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View the article online at http://citywire.co.uk/wealth-manager/article/a761490

FCA clarifies advice definition as it launches consultation

by Danielle Levy on Jul 11, 2014 at 13:16

The regulator noted that the difference between ‘information’ and ‘investment advice’ is the element of opinion or judgement on the part of the adviser, either in person or, for example, online. Regulated advice involves recommending a course of action or making a judgement on the merits of exercising a right, for example to sell or buy.

The FCA advised that generally if information is given to a client and nothing more, this does not involve giving regulated advice.

For example, giving facts about the performance of investments, the terms and conditions of investment contracts, or the price of investments, does not involve regulated advice if the investor is left to exercise their own opinion on the action to take.

However, adding complexity to the issue, it said the circumstances in which information is provided can make it regulated advice.

For example, if information is provided on a selected rather than balanced basis so that it influences or persuades, this may be regulated advice.

If, for example, share price information is given in circumstances which suggest that the firm is communicating that it is a good time to sell, then what appears to be the provision of information may, in fact, be advice.

Providing definitive guidance on whether something is regulated advice depends not only on the facts of the individual case, but also the context, the regulator noted.

Personal recommendations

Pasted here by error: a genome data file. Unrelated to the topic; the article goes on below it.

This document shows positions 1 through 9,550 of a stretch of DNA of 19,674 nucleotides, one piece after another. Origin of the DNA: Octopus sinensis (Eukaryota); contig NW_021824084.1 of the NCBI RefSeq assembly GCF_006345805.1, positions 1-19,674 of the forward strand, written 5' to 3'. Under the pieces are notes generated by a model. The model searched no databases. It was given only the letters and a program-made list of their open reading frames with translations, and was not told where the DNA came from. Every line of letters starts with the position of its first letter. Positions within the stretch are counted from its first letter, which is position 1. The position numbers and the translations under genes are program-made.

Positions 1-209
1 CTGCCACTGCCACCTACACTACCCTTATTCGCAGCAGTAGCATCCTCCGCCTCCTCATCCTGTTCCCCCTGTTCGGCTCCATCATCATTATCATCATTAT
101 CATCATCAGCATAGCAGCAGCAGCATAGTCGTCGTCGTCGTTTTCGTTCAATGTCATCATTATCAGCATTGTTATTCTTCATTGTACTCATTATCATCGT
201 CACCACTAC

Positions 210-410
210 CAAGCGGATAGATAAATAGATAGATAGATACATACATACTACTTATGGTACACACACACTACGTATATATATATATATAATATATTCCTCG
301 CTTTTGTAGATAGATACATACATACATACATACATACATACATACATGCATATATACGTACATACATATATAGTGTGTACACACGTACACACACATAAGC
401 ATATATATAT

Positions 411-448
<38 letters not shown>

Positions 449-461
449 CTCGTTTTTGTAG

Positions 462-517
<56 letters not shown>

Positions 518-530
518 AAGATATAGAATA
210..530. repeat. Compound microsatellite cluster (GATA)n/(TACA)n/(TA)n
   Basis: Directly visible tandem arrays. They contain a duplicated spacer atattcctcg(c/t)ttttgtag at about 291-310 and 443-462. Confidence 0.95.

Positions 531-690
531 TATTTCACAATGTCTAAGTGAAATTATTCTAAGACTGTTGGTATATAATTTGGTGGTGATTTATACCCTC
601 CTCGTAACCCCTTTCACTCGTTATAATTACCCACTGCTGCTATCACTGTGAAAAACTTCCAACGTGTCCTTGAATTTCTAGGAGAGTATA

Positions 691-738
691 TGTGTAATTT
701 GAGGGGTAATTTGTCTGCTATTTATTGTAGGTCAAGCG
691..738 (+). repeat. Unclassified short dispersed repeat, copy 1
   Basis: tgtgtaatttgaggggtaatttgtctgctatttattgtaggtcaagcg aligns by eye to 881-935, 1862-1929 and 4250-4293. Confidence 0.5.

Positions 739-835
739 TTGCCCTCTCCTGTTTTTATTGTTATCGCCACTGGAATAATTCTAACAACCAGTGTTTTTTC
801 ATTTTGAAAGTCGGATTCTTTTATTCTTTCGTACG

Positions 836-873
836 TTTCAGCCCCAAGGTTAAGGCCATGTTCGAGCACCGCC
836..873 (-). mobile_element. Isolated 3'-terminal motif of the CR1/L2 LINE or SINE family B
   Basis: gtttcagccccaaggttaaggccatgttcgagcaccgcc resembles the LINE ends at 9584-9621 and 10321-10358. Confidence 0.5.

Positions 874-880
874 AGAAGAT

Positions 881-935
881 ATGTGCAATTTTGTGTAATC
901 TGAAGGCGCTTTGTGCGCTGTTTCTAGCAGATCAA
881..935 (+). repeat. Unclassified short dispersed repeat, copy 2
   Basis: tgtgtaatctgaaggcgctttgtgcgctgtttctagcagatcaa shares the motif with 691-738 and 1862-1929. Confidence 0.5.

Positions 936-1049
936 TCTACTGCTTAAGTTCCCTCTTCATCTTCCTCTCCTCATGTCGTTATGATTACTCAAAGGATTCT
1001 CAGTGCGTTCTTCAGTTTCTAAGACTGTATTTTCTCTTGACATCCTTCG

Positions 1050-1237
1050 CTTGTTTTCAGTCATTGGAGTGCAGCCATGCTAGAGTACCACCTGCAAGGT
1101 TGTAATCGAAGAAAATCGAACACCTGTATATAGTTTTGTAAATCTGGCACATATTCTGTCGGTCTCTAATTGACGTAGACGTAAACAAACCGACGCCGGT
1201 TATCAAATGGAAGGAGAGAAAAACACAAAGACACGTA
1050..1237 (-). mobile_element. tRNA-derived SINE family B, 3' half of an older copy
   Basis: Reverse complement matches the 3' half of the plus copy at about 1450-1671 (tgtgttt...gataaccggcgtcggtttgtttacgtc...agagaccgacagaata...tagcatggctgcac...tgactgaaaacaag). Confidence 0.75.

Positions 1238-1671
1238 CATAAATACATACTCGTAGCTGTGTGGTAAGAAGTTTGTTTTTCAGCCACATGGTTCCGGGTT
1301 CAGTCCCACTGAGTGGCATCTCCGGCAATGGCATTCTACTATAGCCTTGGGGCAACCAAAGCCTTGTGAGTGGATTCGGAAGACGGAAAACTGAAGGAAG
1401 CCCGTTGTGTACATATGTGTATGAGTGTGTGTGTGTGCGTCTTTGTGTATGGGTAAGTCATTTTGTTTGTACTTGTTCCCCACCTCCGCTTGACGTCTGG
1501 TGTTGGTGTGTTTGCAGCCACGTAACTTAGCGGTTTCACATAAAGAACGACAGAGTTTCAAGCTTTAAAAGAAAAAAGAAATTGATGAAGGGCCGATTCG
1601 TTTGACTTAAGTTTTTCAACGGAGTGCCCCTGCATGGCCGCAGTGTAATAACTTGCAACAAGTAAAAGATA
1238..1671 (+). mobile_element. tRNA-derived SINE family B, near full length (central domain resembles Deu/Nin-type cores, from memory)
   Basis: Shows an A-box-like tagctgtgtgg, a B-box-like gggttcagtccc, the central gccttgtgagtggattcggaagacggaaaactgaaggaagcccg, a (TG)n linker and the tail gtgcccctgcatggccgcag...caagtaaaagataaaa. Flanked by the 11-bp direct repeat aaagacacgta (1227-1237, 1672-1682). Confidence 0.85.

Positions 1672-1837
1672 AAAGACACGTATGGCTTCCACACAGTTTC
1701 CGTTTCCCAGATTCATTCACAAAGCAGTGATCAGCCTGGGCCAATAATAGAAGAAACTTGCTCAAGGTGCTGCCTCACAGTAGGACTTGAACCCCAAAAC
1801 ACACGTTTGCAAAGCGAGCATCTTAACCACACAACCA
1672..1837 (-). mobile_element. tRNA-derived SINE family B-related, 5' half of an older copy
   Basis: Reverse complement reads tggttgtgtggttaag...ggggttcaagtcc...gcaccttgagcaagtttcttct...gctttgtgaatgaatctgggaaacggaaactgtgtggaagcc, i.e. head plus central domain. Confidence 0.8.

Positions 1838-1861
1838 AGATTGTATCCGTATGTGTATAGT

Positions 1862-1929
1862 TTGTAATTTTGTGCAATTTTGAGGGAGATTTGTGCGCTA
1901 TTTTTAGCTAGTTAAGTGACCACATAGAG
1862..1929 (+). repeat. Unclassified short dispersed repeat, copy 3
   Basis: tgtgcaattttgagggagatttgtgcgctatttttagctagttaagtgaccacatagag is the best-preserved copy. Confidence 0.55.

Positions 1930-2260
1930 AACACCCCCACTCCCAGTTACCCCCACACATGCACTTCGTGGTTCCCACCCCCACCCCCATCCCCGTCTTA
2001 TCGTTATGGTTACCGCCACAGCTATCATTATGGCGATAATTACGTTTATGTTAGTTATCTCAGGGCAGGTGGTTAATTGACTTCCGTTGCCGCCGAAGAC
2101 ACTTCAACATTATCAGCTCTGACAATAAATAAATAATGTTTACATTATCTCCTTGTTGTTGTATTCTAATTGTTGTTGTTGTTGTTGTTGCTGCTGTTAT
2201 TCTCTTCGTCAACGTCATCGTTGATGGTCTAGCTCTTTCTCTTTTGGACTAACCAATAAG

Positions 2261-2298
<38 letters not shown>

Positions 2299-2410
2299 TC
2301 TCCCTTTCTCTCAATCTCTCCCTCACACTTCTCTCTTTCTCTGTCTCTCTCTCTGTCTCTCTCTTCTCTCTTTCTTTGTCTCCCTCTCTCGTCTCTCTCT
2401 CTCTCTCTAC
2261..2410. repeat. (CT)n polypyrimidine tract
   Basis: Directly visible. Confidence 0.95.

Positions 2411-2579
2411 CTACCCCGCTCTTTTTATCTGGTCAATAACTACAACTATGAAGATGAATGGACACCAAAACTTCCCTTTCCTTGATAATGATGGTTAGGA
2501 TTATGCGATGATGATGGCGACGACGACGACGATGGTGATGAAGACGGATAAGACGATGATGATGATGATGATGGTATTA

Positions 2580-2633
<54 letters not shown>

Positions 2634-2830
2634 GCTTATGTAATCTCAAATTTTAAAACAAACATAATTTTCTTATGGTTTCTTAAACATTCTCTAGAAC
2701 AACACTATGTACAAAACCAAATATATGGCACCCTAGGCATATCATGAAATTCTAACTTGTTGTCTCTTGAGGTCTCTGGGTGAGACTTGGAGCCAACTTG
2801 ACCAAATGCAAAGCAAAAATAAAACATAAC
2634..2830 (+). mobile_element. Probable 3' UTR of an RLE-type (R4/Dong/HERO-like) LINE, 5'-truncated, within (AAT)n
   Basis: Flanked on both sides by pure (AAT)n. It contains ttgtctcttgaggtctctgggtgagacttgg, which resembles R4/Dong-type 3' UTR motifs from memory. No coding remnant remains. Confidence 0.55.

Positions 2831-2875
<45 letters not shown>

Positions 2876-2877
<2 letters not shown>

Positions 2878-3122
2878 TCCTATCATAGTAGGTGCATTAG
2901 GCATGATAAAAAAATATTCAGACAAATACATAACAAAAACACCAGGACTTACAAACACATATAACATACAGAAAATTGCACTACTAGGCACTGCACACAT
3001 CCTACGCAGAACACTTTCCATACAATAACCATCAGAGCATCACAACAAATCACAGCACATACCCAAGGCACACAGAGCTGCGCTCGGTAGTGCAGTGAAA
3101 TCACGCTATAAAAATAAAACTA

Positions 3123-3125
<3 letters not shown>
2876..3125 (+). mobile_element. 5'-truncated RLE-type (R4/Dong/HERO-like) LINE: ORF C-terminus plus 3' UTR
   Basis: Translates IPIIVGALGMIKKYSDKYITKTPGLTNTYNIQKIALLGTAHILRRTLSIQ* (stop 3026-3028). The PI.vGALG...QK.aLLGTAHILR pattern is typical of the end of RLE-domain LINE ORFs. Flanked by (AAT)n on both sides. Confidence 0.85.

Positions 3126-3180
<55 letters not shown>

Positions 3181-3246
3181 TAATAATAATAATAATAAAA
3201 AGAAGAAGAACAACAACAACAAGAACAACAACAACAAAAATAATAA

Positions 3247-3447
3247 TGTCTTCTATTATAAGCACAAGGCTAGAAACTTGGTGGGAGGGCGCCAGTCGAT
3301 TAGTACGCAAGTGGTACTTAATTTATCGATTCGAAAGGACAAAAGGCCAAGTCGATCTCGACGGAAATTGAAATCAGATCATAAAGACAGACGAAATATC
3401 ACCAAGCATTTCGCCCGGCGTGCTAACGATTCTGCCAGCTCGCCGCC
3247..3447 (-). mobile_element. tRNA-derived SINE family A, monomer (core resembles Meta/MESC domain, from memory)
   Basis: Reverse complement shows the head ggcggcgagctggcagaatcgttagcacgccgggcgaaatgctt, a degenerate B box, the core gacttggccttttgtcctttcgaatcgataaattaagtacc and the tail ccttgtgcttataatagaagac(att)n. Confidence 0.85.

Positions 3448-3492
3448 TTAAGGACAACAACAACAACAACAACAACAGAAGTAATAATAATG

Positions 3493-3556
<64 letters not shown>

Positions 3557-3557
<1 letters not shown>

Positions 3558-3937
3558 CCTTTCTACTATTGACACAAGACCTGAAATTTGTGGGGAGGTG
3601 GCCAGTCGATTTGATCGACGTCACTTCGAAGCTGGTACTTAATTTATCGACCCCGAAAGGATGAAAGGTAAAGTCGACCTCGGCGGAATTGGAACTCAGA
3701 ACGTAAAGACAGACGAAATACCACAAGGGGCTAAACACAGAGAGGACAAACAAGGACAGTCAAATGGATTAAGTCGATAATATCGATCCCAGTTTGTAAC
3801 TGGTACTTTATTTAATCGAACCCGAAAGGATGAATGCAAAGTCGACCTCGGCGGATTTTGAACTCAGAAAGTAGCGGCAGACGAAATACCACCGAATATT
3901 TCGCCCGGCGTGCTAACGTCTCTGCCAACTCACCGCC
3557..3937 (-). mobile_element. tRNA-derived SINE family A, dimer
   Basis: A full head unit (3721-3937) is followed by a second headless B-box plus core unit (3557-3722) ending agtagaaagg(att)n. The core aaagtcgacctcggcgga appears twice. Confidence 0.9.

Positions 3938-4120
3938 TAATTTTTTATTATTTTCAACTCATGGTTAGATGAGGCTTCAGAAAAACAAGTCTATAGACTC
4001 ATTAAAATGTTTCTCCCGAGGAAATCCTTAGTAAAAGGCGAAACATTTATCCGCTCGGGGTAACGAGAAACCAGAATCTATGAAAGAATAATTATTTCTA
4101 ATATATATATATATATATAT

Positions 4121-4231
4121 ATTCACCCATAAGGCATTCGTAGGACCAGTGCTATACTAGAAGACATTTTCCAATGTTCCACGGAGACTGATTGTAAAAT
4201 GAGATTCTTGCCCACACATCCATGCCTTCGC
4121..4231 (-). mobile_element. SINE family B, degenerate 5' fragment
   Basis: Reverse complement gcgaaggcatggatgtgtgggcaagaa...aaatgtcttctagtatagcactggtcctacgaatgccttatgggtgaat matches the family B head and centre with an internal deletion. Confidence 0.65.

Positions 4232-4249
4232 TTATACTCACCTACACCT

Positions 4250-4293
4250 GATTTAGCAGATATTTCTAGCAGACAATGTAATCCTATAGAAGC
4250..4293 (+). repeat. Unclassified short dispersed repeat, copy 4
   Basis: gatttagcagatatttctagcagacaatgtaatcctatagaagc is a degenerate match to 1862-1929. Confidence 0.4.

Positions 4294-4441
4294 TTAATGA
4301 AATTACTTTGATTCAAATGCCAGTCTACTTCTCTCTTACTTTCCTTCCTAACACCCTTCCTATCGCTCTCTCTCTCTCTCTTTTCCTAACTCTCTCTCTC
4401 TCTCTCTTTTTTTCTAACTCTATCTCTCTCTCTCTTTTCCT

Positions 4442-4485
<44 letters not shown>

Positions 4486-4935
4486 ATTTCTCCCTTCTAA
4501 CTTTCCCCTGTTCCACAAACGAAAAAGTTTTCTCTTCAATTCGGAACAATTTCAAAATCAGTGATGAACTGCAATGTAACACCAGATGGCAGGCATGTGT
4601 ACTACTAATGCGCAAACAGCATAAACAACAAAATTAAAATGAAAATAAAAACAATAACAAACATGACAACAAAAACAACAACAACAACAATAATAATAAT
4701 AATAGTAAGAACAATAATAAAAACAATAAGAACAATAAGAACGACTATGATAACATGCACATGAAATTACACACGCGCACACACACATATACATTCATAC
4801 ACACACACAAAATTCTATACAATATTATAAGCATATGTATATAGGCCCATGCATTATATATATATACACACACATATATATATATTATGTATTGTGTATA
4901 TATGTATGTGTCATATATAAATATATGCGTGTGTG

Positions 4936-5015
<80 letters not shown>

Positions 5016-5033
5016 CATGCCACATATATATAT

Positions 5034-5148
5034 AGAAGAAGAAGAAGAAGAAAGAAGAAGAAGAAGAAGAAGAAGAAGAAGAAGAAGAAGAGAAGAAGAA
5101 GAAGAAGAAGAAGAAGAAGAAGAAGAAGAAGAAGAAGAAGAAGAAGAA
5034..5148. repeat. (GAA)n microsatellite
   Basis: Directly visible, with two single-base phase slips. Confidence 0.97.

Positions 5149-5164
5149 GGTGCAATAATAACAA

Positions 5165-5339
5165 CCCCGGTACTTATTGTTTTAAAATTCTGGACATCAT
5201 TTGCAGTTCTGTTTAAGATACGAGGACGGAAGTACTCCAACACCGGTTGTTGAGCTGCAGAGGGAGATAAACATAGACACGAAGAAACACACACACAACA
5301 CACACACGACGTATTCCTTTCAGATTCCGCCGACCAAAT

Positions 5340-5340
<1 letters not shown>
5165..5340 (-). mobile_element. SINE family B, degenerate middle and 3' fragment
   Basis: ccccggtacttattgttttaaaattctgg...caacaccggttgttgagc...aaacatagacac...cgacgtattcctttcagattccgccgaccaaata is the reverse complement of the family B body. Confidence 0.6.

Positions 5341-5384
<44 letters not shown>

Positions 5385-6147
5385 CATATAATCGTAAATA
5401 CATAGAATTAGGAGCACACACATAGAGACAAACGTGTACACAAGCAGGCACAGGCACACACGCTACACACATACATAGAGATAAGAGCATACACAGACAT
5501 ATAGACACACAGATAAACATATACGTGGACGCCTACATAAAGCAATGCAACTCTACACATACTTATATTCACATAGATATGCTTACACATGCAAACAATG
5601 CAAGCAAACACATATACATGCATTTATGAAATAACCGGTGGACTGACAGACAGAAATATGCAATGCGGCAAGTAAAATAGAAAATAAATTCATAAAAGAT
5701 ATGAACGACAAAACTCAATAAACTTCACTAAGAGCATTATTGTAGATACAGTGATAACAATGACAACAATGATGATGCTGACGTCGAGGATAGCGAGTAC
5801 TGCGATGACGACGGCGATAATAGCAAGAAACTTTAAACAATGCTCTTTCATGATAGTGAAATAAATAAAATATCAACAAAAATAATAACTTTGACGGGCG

The FCA clarified that an adviser is giving a personal recommendation if these three elements are covered:

-          A recommendation is made to an investor or potential investor, or someone acting as an agent for an investor.

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5 comments so far. Why not have your say?

Neil Shillito

Jul 11, 2014 at 13:29

Very, very clear. The ambulance-chasers are going to clean up.

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Philip Milton

Jul 11, 2014 at 13:33

That's interesting - as it suggests that if it is NOT regulated then you don't need to be qualified to provide it as it's not advice. Additionally, if it's not REGULATED then someone can't lodge a complaint with the FOS (or I shoudl say it's outside of the FOS' jurisdiction)!

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ray silvester

Jul 11, 2014 at 13:56

If an adviser (is that the right term?) is not authorised then he/she will be at great risk of giving regulated advice illegally. So surely all advisers/salespeople should be authorised, full stop.

Furthermore if an advisor/salesperson contacts the client then it is most likely he/she is going to give regulated advice. So anyone contacting a client should be authorised and shouldn't be allowed to contact the client if unauthorised.

If a client contacts the investment adviser then it is likely that the adviser could be unauthorised and give only factual advice and not regulated advice.

It all seems quite simple to me but unfortunately where there is money involved the rules & regulations take second place.

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Shimples...

Jul 11, 2014 at 13:56

"the circumstances in which information is provided can make it regulated advice."

"a firm may provide a recommendation in the form of an investment bulletin that is not targeted at individual customers without it constituting a personal recommendation and therefore triggering the suitability requirements. However, this could still amount to regulated advice."

Etc.

Therein lies the real problem - lack of certainty for regulated firms.

For unregulated firms it's much worse for the client. If the firm strays into regulated advice there is no PI, no FOS and no FSCS.

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ray silvester

Jul 11, 2014 at 14:00

Or, as the article puts it:

...low cost models designed to meet this need deliver good outcomes for clients in a way that is also commercially viable for those who supply the products and services

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